Researchers
Meet the Researchers

These researchers have dedicated their careers to finding new treatments and cures for people with cancer.

Dr. Jacqueline Garcia with a patient. Dr. Garcia is wearing a white coat and stethoscope, holding it up to the patient's heart. Both people are facing forward and smiling. They are located in a clinical room setting.
Researchers
Dr. Jacqueline Garcia Works to Elevate Epigenetic Treatments for Patients with Blood Cancers
As a two-time Conquer Cancer grant recipient, Jacqueline Garcia, MD, works to improve epigenetic therapies and make treatment more tolerable for patients with certain types of leukemia. She used Conquer Cancer funding to fill vital gaps in leukemia research.

Patients with relapsed acute myeloid leukemia (AML) – a type of blood cancer – face barriers in reaching ideal outcomes and have few avenues for care. Most AML drugs are especially toxic on the body, and it can be challenging to find treatments that are easier to endure. Epigenetic therapies – or techniques to treat diseases caused by external, non-inherited influences on a patient’s genes – are helping doctors address these problems. Epigenetic approaches are generally well-tolerated in patients, including older populations. However, more research is needed to understand how epigenetic therapies work and why more patients may benefit when these drugs are combined with other treatments.

Dr. Garcia, a medical oncologist and hematologist at the Dana-Farber Cancer Institute, is working to understand how certain AML-causing mutations, like nucleophosmin1 (NPM1), can be made vulnerable to new epigenetic therapies. She also treats patients in clinical trials.

“How epigenetic drugs work or amplify responses when strategically combined with other drugs is unclear and worthy of further research,” says Dr. Garcia. “Finding therapeutic strategies to augment patient responses is a priority.”

Emerging Data on Epigenetic Drugs 

Using support from a Conquer Cancer grant, Dr. Garcia tested cell lines and analyzed blood and bone marrow samples from patients whose AML presents with and without NPM1 mutations. She found that ixazomib – a drug that can stop tumor expansion by blocking some of the proteins needed for cancer cell growth – showed promise in targeting AML with NPM1 mutations in the lab. She gained invaluable skills and early-career insights that helped accelerate her subsequent research into a clinical trial.

“In the lab, I found selective sensitivity to proteasome inhibitors, such as ixazomib,” says Dr. Garcia. “This taught me how to design correlative studies (laboratory tests to understand response or resistance), how much material is needed and what type of material is needed (e.g. how much blood or marrow), and what time-points are critical to do these research experiments.”

From this initial work, Dr. Garcia garnered enough data to generate a proof-of-concept study testing the effectiveness of a novel drug. Although this trial did not yield meaningful clinical outcomes, Dr. Garcia’s learnings laid the foundation for more funding and future breakthroughs.

“We designed a proof-of-concept trial that showed us early evidence that leveraging oxidative stress in the setting of this mutant protein [NPM1] has therapeutic potential, but this requires more investigation because single agent therapy is not sufficient to achieve a response,” says Dr. Garcia. “My subsequent trials that I have gone on to develop have well-designed scientific correlative studies, so that no matter the outcome of a trial, we will still learn why something is or isn’t working.”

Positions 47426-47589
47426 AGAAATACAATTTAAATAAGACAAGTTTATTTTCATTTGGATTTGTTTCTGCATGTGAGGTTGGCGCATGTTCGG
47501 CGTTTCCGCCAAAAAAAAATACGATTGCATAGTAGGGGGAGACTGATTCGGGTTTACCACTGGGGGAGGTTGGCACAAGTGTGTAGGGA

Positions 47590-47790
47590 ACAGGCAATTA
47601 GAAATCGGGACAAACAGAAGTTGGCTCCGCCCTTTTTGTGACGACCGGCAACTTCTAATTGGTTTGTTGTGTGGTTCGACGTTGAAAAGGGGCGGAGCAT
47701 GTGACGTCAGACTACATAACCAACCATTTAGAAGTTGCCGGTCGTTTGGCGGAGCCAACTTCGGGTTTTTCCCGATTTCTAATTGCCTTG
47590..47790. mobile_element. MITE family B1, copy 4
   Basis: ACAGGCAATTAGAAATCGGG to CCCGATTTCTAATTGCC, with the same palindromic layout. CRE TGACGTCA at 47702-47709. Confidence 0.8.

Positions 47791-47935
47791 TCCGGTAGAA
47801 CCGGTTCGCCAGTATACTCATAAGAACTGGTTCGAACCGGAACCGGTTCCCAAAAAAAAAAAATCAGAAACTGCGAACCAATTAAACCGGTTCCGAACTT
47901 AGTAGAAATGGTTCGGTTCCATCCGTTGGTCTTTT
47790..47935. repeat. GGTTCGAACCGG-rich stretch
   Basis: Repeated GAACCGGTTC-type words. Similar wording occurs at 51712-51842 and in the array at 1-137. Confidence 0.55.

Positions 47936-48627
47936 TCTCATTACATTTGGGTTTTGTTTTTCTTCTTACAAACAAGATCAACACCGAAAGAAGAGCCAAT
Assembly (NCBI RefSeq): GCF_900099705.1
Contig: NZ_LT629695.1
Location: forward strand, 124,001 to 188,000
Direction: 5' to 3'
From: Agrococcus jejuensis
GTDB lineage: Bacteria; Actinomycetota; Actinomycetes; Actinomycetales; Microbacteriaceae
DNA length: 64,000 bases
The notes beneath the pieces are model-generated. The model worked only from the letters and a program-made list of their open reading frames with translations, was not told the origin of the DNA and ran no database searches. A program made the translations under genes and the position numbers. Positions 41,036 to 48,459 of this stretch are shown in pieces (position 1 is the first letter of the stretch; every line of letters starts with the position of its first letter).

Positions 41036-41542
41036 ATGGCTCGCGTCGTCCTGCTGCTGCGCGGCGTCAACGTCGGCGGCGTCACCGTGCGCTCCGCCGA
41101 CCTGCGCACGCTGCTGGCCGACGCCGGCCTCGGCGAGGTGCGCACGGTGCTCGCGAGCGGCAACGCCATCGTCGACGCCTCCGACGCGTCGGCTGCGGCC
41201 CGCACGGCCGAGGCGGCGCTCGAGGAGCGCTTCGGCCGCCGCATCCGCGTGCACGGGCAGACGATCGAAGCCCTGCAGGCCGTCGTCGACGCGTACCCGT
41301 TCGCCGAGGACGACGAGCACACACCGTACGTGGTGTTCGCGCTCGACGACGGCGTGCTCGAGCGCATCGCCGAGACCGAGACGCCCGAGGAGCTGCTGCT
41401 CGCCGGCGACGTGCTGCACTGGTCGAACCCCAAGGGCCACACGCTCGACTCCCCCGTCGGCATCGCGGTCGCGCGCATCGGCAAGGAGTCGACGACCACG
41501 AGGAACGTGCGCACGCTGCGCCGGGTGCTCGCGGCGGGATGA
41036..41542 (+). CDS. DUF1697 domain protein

Promising Treatment Pair Leads to Patient Responses

Dr. Garcia translated this traction into her first investigator-initiated study with support from the National Cancer Institute (NCI) and another Conquer Cancer grant. She launched a multi-site phase I trial pairing ipilimumab, a medication that activates the immune system, with decitabine, an epigenetic treatment for patients with relapsed or refractory AML. The trial helped Dr. Garcia find a safe dose and schedule with the combination of these two drugs and resulted in durable outcomes for several patients.

“We had many responders to treatment lasting for various lengths of time, but notably one long-term responder who is more than 3 years since treatment,” reports Dr. Garcia. “Although not every patient benefited, several have achieved complete remissions, including my own patients which was very rewarding.”

One patient who benefited from the CDA-supported trial was an 80-year-old man with AML. Dr. Garcia was heartened to see her patient tolerate the treatment well, experience no side effects, achieve more than a year of remission, and enjoy more quality time with his family.

“It is a challenge to find effective AML therapies and in particular ones that are not very toxic,” says Dr. Garcia. “Observing firsthand that the regimen could be tolerated or managed by most patients was really rewarding. It has been such a joy to see them respond.”

Maintaining Research Momentum

Dr. Garcia’s next steps include tailoring and testing combinations with novel therapies in tandem with standard chemotherapies to help reach more patients. And contributing to major leaps forward in leukemia care is affirming Dr. Garcia in her momentum toward conquering cancer. 

“Providing outstanding patient care is the most critical aspect of my career, and bringing hope to patients with challenging cancers is necessary. Having some who achieved response provided initial encouragement that I am on the right path with my research efforts,” says Dr. Garcia. “I believe we can improve the outcomes of patients afflicted by these diseases and research studies are the key to success.” 

I believe we can improve the outcomes of patients afflicted by these diseases and research studies are the key to success.
Jacqueline Garcia, MD